Sunday 5 March
First Sunday of Lent
Genesis 2.7-9; 3.1-7
The story of the Garden of Eden offers a paradigm of the human condition – that is why it has such a universal resonance. The idea that things were meant to be different, meant to be perfect, echoes through all human experience. But the story has other important truths to hold on to. Humankind was made deliberately and directly by God; humanity can be naïve and gullible – rather than evil; the senses can fool and first impressions can easily win the day and then – alas – the awful dawning of the truth and the consequences come home to roost. It is always a story to ponder – its significance is not as some sort of historical event which explains why things are the way they are now, but its significance is that it reveals how human action and motivation operate, and that is something that all people who reflect on it can recognise – it speaks to our personal condition. That is why today’s gospel has such an importance. The first Sunday of Lent always has the account of the temptations of Jesus from whichever evangelist is the subject of the year. And the account of the temptation shows an alternative to the Eden story.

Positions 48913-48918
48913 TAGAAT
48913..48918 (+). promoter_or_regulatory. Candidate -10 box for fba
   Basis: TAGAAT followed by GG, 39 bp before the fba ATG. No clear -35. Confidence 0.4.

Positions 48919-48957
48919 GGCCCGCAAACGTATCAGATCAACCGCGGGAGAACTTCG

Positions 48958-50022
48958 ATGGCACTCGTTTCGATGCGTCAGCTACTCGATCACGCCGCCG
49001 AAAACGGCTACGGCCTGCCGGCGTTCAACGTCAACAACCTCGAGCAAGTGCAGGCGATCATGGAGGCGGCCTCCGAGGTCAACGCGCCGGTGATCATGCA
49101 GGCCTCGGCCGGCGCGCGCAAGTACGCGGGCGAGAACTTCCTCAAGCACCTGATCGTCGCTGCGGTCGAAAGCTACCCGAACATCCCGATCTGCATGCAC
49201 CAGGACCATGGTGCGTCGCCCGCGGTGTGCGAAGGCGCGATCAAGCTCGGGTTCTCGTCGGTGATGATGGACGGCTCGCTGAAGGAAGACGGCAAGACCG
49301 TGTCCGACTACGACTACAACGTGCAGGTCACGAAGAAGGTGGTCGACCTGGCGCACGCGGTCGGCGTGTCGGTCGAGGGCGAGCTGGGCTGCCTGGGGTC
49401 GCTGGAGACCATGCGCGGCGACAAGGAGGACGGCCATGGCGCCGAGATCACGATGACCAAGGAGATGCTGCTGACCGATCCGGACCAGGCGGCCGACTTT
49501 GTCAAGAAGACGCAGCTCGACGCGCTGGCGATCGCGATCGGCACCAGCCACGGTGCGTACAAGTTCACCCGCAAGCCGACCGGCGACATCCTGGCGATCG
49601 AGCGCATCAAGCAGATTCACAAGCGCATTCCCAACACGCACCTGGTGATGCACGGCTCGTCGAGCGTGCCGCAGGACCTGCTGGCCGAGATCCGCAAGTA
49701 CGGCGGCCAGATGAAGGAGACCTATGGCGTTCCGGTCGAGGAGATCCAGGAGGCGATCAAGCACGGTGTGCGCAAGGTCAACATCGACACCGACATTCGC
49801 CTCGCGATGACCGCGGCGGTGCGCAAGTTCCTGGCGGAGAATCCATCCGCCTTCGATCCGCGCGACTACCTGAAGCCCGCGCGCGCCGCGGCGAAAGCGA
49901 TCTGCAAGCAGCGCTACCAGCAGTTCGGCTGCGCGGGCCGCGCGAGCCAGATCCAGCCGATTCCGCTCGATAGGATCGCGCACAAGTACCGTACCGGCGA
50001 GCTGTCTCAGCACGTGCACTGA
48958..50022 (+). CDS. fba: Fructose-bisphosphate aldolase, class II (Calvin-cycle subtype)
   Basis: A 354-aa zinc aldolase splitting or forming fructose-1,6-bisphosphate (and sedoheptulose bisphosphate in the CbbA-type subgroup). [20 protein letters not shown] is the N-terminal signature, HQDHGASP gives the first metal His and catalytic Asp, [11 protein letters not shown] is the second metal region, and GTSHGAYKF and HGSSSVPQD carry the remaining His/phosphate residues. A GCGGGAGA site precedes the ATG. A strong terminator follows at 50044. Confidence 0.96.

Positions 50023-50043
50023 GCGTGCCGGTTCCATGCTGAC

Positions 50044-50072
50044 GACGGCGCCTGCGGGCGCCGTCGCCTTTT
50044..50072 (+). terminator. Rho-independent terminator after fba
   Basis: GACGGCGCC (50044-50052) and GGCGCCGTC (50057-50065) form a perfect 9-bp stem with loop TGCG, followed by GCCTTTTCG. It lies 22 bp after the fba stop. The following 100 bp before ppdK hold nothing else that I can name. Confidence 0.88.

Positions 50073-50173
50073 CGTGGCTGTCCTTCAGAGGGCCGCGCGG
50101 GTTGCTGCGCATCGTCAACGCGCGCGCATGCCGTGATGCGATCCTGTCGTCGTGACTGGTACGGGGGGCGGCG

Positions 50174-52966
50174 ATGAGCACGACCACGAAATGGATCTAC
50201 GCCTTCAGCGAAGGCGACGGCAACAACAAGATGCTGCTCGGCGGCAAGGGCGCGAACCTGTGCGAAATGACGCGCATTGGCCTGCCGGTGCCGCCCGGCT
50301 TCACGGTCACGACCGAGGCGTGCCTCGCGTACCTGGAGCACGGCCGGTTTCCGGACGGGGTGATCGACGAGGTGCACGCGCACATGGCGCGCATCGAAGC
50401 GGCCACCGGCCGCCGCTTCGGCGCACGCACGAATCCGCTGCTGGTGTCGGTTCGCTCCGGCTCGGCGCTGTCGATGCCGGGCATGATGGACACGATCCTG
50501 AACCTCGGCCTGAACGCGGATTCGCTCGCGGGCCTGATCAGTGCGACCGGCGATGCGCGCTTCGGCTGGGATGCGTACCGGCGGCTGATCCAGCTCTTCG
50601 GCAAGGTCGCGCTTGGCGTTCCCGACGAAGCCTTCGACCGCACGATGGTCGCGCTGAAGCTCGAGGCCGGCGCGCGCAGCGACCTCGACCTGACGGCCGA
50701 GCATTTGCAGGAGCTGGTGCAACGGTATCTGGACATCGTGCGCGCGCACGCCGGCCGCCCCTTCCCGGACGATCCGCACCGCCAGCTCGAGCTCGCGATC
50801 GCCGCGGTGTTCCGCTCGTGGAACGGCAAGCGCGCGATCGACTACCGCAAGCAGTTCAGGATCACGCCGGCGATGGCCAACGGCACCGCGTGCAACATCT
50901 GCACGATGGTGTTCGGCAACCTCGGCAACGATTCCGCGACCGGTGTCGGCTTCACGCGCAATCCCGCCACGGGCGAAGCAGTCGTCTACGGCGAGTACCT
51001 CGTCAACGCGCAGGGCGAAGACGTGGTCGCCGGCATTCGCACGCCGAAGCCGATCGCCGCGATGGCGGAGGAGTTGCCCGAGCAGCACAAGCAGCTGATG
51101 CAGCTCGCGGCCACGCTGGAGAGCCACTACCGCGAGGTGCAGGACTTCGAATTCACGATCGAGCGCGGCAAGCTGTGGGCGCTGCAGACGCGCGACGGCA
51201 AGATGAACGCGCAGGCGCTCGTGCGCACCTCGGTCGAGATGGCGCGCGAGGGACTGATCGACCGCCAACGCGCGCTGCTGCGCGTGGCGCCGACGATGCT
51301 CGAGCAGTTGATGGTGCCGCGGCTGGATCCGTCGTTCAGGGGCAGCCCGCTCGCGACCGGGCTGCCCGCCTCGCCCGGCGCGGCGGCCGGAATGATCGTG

In the constitution on the Sacred Liturgy, the Fathers of Vatican II decreed that: ‘The treasures of the Bible are to be opened up more lavishly so that a richer fare may be provided for the faithful at the table of God’s word’. (SC.52) The lavish feast of Sacred Scripture at the celebration of the Eucharist is designed to nourish and inspire the faithful. The following reflections on the Sunday readings for the next two months are an attempt to help readers and listeners to both savour and ponder the selected passages so as to be drawn ever closer to the source of that nourishment. The author is a parish priest in Dorset and Vicar General of the Diocese of Plymouth.